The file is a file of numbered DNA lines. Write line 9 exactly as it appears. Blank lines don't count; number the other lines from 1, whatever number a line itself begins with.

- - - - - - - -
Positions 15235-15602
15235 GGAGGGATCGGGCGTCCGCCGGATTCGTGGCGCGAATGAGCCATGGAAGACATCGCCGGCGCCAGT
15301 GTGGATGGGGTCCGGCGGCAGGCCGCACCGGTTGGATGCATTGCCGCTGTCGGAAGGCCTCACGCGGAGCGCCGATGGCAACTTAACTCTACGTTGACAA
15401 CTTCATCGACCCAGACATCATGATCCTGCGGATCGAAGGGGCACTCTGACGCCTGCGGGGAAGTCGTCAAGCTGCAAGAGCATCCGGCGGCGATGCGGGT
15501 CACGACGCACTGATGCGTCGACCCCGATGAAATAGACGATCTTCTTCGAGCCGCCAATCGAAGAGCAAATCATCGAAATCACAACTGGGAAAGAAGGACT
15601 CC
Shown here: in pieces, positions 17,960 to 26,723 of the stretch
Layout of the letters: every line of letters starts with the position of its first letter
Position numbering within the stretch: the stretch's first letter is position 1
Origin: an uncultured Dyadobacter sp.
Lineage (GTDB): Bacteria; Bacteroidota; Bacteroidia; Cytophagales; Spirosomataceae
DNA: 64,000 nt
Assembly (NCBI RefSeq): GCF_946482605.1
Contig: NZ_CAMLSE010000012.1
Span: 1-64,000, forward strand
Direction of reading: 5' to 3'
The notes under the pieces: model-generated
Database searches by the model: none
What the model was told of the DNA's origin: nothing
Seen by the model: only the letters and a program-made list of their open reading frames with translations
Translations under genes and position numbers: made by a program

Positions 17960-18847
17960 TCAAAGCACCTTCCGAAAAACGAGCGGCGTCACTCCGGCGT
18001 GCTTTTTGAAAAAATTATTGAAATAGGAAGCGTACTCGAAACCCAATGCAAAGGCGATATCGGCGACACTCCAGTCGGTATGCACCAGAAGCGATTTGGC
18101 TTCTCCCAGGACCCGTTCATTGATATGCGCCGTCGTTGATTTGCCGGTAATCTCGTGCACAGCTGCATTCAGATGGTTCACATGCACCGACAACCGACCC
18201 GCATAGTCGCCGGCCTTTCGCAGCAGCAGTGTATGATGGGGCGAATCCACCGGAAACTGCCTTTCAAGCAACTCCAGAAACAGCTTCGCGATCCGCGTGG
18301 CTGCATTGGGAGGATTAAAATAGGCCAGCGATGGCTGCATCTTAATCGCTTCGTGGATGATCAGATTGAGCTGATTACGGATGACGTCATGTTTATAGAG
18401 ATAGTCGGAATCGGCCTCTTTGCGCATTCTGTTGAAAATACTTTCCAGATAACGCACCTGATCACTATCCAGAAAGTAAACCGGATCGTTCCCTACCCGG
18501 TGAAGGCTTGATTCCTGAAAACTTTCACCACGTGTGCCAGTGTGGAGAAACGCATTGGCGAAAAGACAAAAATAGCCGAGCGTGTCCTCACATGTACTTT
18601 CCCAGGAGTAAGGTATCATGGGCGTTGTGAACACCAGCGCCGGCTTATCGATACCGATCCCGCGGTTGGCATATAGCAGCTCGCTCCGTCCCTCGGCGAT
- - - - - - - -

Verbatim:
Position numbering within the stretch: the stretch's first letter is position 1